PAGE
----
Truro and Falmouth MP Sarah Newton, also a deputy chair of the Conservative Party, is defending herself from claims she broke a promise to her constituents after abstaining in this week’s vote of the Marriage (Same Sex Couples) Bill.

Mrs Newton said in a statement: “The clear majority of representations to me from constituents expressed opposition to the bill.

“As such, as promised to my constituents, I did not endorse the Marriage Bill at its third reading in recognition of the lack of endorsement of the bill’s contents from the people of Truro and Falmouth.

“A bill can only pass through the House of Commons if it is supported by votes in its favour.

“If the number of Members of Parliament who abstained or voted against the bill had outweighed the number of members who voted for it, the bill would not have been passed.

“My decision to withhold my personal mandate from the bill, thereby threatening its passage, was a direct reflection of the lack of a mandate that the bill received from Truro and Falmouth residents.”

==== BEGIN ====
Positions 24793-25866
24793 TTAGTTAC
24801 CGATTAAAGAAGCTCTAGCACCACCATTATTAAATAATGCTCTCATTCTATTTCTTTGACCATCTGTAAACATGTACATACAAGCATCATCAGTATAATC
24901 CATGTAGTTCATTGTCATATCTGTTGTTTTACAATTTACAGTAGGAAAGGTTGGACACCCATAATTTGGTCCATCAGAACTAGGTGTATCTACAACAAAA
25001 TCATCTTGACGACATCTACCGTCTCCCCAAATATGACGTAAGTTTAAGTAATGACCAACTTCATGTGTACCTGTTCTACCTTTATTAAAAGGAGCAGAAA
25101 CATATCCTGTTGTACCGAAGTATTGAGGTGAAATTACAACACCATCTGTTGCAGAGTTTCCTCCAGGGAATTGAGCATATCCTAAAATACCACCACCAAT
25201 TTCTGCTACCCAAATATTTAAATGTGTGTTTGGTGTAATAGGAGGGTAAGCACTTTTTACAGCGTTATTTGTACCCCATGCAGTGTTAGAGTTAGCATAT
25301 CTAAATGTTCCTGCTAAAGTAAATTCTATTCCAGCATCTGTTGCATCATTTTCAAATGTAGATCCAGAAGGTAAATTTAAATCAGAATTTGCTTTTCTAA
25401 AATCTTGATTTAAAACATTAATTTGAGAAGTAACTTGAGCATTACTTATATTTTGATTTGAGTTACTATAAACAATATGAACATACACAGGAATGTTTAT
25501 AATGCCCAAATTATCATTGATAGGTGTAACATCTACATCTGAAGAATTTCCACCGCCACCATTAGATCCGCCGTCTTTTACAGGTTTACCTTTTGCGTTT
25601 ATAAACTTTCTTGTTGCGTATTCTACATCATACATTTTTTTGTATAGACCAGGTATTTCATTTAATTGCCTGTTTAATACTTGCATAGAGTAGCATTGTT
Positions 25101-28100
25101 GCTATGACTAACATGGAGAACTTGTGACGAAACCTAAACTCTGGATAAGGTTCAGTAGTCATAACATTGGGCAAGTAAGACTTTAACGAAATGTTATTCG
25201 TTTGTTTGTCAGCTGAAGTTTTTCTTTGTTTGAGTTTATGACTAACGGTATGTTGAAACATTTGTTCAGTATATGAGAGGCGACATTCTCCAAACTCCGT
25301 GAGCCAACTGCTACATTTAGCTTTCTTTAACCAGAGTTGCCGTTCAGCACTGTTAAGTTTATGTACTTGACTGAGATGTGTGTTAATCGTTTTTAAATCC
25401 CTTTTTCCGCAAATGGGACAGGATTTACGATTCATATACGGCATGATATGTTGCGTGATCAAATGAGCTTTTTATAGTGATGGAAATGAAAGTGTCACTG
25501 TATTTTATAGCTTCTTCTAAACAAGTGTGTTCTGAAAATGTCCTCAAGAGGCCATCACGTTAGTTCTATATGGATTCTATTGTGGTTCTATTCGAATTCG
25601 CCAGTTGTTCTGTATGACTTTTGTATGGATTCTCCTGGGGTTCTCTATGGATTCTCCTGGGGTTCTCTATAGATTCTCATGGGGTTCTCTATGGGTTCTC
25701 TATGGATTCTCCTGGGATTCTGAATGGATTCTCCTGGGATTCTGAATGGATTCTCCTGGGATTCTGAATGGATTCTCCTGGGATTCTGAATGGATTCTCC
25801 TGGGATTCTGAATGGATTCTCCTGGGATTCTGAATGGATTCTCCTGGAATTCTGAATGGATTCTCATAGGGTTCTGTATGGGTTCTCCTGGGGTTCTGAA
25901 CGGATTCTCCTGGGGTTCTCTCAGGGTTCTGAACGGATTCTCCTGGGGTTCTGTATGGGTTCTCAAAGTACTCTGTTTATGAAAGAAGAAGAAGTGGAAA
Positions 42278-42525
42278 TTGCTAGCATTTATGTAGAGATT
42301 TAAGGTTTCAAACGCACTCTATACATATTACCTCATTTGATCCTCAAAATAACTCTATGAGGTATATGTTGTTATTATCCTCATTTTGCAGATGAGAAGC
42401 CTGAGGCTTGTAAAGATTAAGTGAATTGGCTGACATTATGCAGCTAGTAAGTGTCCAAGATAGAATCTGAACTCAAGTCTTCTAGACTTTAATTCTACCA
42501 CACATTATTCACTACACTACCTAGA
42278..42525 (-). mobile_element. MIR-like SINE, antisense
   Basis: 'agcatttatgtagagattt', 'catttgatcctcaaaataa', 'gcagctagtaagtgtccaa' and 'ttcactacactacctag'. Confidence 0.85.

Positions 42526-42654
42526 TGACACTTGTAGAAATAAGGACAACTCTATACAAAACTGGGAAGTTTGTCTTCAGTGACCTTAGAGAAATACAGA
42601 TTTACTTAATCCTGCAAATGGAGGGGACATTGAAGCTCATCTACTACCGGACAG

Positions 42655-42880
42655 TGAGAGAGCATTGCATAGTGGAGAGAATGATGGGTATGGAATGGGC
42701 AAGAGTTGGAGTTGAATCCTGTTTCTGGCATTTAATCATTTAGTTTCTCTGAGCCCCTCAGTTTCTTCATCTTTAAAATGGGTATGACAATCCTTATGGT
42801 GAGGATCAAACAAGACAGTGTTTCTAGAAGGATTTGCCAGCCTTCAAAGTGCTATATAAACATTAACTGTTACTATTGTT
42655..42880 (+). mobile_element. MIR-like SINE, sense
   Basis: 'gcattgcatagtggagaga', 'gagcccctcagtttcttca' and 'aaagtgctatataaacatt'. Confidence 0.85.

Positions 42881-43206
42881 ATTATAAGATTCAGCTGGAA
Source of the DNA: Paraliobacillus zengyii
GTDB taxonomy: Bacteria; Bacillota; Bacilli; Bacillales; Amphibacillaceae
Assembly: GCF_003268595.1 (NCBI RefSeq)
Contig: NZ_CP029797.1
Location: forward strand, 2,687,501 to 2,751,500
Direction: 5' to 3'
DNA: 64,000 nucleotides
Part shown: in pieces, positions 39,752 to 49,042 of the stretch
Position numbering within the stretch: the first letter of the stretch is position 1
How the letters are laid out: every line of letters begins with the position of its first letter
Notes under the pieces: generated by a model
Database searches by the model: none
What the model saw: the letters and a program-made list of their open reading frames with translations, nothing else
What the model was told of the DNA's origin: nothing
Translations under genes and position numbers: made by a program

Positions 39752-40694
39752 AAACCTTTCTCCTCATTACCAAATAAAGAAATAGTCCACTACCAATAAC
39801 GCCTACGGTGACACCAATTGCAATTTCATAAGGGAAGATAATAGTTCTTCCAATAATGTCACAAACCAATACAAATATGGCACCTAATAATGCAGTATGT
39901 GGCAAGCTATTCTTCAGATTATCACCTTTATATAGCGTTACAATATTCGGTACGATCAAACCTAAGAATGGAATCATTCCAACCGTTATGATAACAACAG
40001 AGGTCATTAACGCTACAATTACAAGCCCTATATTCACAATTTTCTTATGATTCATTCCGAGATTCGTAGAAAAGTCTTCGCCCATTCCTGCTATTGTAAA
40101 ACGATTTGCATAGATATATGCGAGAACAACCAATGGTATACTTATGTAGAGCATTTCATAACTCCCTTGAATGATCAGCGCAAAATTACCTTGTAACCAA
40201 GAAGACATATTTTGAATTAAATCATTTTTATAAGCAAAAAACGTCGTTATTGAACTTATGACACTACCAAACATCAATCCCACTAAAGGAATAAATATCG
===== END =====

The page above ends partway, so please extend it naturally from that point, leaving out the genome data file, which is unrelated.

The Cornish MP had previously said she personally supported proposals to allow same-sex couples to marry, but that her final voting decision rested on the outcome of a local equal marriage debate involving her constituents, which was held earlier this year in Truro.

The Marriage (Same Sex Couples) Bill passed its third reading in the House of Commons on Tuesday with a Commons majority of 205.

128 Conservative MPs voted against the bill.

Both of Mrs Newton’s Conservative colleagues in Cornwall also abstained from voting.

George Eustice, MP for Camborne and Redruth, is on his honeymoon and Sheryl Murray, MP for South East Cornwall, abstained.

All three Liberal Democrat Cornish MPs, Stephen Gilbert, Dan Rogerson and Andrew George, voted in favour.

Writing for PinkNews.co.uk earlier this week, Stephen Gilbert, MP for St Austell & Newquay, said: “I don’t doubt the prime minister’s personal commitment to delivering equal marriage. My concern is that David Cameron is in danger of being buffeted by the storms raging within his disunited party.”

Yesterday, David Cameron accepted that his party was divided on the issue but said: “I think it is right for Britain, like other countries, to take on this issue and to determine the right approach and that’s exactly what I’ve done and I’m proud of the fact that this legislation has now passed the House of Commons. That’s a good thing.”

Peers in the House of Lords will start debating the bill on 3 June.